From “On Singularities, mathematical and metaphorical” at Soft Machines, the blog of Richard Jones, Professor of Physics and the Pro-Vice Chancellor for Research and Innovation at the University of Sheffield:
The biggest singularity in physics of all is the singularity where we think it all began – the Big Bang, a singularity in time which it is unimaginable to see through, just as the end of the universe in a big crunch provides a singularity in time which we can’t conceive of seeing beyond. Now we enter the territory of thinking about the creation of the universe and the ultimate end of the world, which of course have long been rich themes for religious speculation. This connects us back to the conception of a technologically driven singularity in human history, as a discontinuity in the quality of human experience and the character of human nature. I’ve already argued at length that this conception of the technological singularity is a metaphor that owes a great deal to these religious forbears.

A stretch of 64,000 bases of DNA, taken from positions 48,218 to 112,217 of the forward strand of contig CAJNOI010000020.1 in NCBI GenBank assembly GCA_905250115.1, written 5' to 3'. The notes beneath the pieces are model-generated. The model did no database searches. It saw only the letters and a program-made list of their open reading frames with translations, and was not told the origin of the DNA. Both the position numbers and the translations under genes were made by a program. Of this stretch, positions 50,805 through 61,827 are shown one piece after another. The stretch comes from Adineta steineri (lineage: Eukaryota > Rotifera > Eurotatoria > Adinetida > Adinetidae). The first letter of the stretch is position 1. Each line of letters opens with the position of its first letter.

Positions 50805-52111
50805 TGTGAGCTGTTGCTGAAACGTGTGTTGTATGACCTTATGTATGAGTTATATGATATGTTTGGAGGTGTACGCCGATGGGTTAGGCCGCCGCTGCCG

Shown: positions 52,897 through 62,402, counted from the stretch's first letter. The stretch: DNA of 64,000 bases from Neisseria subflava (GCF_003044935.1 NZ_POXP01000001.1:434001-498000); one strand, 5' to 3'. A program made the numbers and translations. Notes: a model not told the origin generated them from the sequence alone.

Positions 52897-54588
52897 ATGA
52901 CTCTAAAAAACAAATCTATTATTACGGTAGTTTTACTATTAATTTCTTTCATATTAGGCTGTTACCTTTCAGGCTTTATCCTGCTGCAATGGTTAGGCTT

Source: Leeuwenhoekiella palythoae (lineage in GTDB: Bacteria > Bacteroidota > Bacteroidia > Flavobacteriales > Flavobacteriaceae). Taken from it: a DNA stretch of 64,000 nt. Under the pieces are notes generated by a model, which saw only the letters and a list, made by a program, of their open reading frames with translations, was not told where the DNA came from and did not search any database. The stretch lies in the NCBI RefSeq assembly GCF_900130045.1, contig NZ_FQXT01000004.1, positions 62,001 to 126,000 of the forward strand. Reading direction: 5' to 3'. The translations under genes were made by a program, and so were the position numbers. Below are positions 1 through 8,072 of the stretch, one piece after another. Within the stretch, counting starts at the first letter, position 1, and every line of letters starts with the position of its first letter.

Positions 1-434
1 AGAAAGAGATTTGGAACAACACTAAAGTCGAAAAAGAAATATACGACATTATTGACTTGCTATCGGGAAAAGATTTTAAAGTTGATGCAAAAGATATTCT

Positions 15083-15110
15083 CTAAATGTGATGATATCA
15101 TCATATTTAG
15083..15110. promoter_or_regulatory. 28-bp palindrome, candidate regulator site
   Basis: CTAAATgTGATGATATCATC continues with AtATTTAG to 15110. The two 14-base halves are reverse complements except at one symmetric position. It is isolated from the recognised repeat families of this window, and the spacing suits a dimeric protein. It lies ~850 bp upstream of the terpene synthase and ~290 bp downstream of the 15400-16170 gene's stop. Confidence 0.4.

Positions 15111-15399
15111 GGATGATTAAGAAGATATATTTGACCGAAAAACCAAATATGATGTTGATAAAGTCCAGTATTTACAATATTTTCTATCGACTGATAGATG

He goes on to talk about the singularity central to the KT trilogy–also the book’s centralising of human rather than post- or transhuman problems.